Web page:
Essay

Open Mic: Bleeding Ink

Mar 31, 2016

I look down at my paper that was once crisp and white, fresh from the printer, and now it is so covered with writing that I struggle to find space to write down the vital signs. The folded edges are now dull as the paper fibers are softened from the alcohol and dampness from my recently washed hands.

Caregivers Write: A Lesson from Palliative Care

Mar 17, 2016
Creative Commons

To Be Alone with Agnes:  I didn’t want her to die. I stood on the other side of the curtain with my eyes squeezed shut and listening hard. I could hear the gentle whir and click of the IV pump against the local weatherman’s spiel detailing the day ahead, and I could hear Agnes. I counted only six deep, slow, and jagged breaths in the minute that I hid behind the curtain.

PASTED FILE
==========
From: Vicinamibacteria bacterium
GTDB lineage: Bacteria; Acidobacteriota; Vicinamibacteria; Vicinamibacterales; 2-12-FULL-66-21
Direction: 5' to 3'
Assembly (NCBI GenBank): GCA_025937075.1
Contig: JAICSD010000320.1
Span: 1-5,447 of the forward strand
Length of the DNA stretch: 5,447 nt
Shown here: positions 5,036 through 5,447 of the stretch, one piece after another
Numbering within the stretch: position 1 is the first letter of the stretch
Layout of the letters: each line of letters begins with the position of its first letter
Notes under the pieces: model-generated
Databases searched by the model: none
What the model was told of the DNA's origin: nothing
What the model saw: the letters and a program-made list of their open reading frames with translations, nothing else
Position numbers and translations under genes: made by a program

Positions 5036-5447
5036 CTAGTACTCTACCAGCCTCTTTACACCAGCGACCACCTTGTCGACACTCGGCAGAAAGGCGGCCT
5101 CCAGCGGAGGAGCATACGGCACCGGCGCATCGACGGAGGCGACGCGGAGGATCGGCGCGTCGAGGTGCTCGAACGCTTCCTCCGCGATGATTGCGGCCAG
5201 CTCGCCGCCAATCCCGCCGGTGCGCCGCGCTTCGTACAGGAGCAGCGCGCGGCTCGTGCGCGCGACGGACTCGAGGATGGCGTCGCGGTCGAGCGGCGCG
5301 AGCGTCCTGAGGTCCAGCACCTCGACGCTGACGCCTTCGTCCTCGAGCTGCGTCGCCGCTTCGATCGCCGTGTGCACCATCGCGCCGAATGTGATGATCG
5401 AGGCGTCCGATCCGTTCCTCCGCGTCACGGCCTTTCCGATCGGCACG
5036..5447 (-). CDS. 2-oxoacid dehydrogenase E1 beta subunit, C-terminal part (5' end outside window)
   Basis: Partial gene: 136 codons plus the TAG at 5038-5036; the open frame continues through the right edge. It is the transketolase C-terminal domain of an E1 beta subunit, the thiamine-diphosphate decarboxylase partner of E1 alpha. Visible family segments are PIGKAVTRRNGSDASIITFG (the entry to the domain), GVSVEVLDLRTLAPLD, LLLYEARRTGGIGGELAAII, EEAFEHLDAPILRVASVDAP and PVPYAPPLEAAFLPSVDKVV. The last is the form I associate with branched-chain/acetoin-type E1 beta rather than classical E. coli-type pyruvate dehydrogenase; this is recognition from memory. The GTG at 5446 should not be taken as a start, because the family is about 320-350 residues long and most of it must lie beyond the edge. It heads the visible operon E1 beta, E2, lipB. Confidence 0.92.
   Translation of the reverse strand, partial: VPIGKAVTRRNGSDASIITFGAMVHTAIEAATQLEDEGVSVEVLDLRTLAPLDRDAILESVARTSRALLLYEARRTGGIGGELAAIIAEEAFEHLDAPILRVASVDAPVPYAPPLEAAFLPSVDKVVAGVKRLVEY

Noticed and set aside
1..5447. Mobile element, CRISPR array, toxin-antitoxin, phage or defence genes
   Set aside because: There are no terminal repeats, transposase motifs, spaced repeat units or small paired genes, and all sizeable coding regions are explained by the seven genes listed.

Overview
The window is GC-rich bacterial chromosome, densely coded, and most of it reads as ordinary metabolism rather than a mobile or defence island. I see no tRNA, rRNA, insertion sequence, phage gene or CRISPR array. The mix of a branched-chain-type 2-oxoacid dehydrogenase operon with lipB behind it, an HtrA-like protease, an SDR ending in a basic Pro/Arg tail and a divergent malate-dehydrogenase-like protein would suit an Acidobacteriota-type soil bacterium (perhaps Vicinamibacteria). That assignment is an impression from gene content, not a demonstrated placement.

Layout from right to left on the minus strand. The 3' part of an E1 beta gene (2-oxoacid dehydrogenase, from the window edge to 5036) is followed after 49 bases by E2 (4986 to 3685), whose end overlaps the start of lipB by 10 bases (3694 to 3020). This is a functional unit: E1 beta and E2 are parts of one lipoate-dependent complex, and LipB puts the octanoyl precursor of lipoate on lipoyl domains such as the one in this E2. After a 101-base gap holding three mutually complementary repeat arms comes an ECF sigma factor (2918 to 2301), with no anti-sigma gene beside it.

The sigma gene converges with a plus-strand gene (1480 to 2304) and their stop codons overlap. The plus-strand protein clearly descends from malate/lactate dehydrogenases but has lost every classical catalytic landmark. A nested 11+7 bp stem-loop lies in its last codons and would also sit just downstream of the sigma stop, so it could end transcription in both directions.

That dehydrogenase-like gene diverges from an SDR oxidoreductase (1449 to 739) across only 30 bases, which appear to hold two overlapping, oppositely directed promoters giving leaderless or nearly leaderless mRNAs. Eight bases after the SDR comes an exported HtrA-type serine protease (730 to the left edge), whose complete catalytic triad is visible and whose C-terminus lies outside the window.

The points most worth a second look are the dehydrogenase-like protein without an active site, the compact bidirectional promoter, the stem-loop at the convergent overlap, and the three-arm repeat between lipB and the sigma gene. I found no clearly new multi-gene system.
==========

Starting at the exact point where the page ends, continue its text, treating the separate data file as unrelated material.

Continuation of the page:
A Violet Battle Flag: Somehow, I found myself genuinely, internally distressed about color choices I was debating between painting a room in the upstairs of my new house. Pressuring myself to make a selection in my mind, I was increasingly full of doubt regarding selecting either hue. Would this one complement existing colors? Would that one go well with the furnishings?

I don’t mind turning fifty, really I don’t.  I suppose after you lose your hair at thirty, aging just becomes an abstraction:  I can’t really go gray after all, and I’m too blind to see my wrinkles, so no big deal, right? 

That said, I have noticed a trend I’m not so crazy about, this one where people I know and love, people my age, get sick.  And they don’t get better.  That’s not so good.  I’m not so crazy about that

Open Mic Essay: A Tale of Two Dogs

Dec 3, 2015
Creative Commons

I never wanted a dog. Growing up, my main interactions with dogs involved being chased by the junkyard variety. 

Years ago, my ten-year-old son, Ian, began lobbying for a dog just before his remaining sibling headed off to college. This last child desperately did not want to be left alone in a house with aging parents.

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